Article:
Chris Brown Performing in Ghana and the Compatibility with the Country’s Power System

Chris Brown Performing in Ghana and the Compatibility with the Country’s Power System

Chris Brown, the American R&B singer is set to perform in Ohene Djan Stadium, in Ghana, on the 5th of March to celebrate Independence Day and the launching of the new technology city called Hope City.
With news about the concert all over the media, the event has turned into the center of attention in Ghana, and even worldwide. The concert that Chris Brown is going to stage will probably demand a big amount of resources: workforce, investments and, most importantly and concerning, power.

Accra's skyline, the biggest city in Ghana, where Chris Brown is performing

Photo Credit: Elegant Machines,

The Bad: Ghana and a Long Tradition of Power Shortage

Ghana has been going through an energy crisis since the 1980s. The generation of electricity, mainly from hydroelectric sources, is not enough to cover the needs of the city and the people living in it.
The Electricity Company of Ghana, Ltd. (ECG) is a company wholly owned by the Government of Ghana. The Volta River Authority (VRA) is the major generator of electricity, and it is also owned by the state. After years of recurring issues, the ECG and VRA blame each other back and forth without really getting to a solution to the problem.
The government is planning on building a new dam, the Bui Dam, to try to ensure the proper amount of energy supply. However, the capacity of the dam will be affected during the dry season, which would bring the supply problem back to square one. Because of the years of neglect towards the electricity problem, the investments and projects needed to successfully resolve the power shortage is beyond the construction of just another dam.
As a possible way out of the energy obstacle, many suggest the privatisation and liberalisation of the company as the only way out. Hopefully, with foreign investment, Ghana will get the adequate infrastructure necessary to achieve security of supply.

The Good: The Company behind Hope City

Hope City will be powered by rlg, a Ghanaian-owned company for the production of communications equipment. The company offers a wide range of products and, more importantly, it engages itself in training their employees in collaboration with the National Youth Employment Programmes. For this effect, rlg has created schools where they have trained thousands of young people in various areas related to information and communication technologies, following the company’s mission to collaborate with their stakeholders to empower the youth for the future.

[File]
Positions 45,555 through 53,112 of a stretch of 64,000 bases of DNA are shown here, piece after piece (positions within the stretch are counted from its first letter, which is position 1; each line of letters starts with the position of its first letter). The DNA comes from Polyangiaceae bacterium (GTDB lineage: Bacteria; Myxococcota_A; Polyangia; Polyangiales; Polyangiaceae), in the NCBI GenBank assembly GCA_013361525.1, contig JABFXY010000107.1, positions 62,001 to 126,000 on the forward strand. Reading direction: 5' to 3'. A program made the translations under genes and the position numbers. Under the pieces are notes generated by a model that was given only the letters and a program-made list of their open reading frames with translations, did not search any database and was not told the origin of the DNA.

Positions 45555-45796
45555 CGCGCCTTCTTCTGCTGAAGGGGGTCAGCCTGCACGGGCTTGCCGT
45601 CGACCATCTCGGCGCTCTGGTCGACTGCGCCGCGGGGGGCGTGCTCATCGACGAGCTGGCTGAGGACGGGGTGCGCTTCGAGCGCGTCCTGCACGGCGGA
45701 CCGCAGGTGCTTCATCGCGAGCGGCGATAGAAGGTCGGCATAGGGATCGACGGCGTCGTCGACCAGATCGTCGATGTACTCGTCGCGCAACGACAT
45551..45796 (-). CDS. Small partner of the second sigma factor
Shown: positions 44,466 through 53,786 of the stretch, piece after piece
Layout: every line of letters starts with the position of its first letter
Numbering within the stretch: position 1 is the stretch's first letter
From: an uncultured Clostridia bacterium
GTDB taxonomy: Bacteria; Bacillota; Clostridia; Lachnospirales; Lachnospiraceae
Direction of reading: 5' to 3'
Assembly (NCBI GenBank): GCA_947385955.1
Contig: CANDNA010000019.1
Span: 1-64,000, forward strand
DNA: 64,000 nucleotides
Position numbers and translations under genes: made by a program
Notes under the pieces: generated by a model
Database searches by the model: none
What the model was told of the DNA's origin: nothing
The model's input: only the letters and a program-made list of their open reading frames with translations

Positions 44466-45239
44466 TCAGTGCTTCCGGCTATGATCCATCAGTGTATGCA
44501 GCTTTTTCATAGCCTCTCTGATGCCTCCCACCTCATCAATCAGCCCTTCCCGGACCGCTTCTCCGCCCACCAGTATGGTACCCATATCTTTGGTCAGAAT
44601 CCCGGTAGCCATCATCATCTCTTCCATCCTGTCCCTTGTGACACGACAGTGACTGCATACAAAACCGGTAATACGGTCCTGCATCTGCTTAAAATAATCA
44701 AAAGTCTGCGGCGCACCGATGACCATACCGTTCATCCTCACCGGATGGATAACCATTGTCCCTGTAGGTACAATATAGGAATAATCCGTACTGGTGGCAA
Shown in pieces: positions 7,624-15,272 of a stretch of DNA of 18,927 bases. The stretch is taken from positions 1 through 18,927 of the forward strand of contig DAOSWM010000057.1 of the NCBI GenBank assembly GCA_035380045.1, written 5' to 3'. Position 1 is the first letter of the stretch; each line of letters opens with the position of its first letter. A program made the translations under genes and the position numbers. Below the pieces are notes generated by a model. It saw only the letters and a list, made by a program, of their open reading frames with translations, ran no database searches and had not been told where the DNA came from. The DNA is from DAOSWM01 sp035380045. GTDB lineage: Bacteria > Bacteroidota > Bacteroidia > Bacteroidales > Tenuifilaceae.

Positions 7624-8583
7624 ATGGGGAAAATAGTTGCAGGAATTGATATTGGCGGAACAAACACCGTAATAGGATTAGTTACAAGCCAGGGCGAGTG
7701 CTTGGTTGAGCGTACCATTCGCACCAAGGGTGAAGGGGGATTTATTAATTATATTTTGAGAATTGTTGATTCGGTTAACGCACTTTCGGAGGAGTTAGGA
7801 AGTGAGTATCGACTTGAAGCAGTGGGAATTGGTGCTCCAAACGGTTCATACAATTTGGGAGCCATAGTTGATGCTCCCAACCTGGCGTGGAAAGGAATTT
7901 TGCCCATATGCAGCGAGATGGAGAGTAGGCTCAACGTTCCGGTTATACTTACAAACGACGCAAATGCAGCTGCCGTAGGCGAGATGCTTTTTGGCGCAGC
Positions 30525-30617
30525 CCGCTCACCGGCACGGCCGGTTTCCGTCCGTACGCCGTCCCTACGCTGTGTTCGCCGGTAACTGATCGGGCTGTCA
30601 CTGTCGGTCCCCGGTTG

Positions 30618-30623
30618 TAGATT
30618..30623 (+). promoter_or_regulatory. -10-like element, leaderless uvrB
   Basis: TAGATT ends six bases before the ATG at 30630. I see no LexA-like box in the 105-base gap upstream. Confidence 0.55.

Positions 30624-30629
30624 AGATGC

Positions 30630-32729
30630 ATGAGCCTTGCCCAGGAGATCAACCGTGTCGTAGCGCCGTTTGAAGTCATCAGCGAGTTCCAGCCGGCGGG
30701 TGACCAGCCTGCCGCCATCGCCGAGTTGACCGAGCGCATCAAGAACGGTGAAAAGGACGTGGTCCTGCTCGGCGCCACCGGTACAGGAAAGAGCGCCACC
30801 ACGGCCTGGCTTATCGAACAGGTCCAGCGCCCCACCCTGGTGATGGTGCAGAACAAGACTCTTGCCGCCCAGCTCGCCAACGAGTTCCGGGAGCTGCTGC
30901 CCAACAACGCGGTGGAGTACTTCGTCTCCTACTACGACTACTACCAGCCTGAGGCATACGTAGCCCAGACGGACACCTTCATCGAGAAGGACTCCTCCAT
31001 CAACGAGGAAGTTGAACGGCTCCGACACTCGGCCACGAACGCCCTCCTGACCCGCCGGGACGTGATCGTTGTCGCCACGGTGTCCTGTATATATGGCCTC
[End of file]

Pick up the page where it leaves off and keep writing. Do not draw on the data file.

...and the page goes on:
A company like rlg, which pursues private economic goals yet works together with the government to improve the social and economic condition of the citizens, is probably a good example of cooperation between private and public interests. By giving something back to the community, in this case training in specific skills, job opportunities and space for growth, rlg gets a good reputation, generates a market of consumer within the country, and forms the workforce to fit their specific needs.


With such an unreliable power system, it is difficult to picture Chris Brown’s international level concert, cutting edge lighting and sound systems included, successfully taking place in Ghana’s Ohene Djan Stadium. Inconsequential though this concert may be in the grand scheme of things, maybe it will help to bring about some key changes and improvements to a power system which is in much need of it. Ghana must certainly focus all its strength on supporting and promoting the type of mentality, goals and principles that rlg holds. Maybe this is the way out of the long-existing power crisis.

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